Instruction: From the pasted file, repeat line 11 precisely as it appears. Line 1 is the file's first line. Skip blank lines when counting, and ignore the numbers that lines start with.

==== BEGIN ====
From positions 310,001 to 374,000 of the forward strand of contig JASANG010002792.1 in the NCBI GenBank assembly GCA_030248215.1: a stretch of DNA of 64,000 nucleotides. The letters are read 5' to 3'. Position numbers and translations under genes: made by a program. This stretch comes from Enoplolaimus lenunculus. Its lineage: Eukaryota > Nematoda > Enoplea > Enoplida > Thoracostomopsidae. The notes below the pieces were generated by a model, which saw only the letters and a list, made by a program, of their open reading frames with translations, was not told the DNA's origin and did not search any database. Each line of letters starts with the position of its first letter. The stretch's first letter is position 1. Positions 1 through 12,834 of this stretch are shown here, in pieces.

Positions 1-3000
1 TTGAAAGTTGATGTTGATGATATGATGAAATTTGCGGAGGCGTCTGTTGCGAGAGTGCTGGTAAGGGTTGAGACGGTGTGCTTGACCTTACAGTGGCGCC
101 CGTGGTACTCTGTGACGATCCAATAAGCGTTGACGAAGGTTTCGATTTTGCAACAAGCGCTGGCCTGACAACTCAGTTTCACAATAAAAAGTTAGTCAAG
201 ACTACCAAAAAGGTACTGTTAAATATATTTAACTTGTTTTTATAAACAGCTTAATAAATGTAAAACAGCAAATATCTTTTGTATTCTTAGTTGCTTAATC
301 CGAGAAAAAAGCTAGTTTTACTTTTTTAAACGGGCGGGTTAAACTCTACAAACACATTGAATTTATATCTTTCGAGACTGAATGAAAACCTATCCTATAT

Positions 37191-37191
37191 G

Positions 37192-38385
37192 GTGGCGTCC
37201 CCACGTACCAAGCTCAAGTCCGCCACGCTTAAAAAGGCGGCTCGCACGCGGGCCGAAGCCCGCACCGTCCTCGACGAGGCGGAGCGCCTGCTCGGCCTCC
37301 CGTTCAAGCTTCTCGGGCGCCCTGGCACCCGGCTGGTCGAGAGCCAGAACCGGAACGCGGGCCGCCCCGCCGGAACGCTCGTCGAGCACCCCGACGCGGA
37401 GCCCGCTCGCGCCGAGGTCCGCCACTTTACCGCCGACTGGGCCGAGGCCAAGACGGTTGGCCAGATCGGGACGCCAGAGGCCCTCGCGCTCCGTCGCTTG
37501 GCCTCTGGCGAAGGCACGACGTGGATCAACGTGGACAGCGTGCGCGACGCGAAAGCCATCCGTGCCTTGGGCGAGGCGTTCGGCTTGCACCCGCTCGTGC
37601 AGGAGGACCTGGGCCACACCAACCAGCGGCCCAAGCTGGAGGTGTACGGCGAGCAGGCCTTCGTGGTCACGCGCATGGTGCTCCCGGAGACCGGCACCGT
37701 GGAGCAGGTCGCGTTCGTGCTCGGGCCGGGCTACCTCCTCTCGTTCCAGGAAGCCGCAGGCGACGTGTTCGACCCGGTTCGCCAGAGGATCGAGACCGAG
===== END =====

37201 CCACGTACCAAGCTCAAGTCCGCCACGCTTAAAAAGGCGGCTCGCACGCGGGCCGAAGCCCGCACCGTCCTCGACGAGGCGGAGCGCCTGCTCGGCCTCC